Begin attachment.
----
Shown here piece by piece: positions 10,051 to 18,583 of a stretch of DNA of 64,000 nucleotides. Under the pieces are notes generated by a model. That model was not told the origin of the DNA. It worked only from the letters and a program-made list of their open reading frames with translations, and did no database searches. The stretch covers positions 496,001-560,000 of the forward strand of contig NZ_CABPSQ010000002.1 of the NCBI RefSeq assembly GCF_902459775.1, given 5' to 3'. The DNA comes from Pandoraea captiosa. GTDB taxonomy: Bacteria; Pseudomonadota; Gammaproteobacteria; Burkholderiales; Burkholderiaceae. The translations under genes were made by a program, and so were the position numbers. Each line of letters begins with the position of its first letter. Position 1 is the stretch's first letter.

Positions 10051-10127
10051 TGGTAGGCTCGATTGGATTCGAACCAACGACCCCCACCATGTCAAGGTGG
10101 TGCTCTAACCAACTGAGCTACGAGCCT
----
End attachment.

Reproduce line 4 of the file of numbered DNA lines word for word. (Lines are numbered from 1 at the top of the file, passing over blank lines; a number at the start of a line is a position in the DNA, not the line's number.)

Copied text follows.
10101 TGCTCTAACCAACTGAGCTACGAGCCT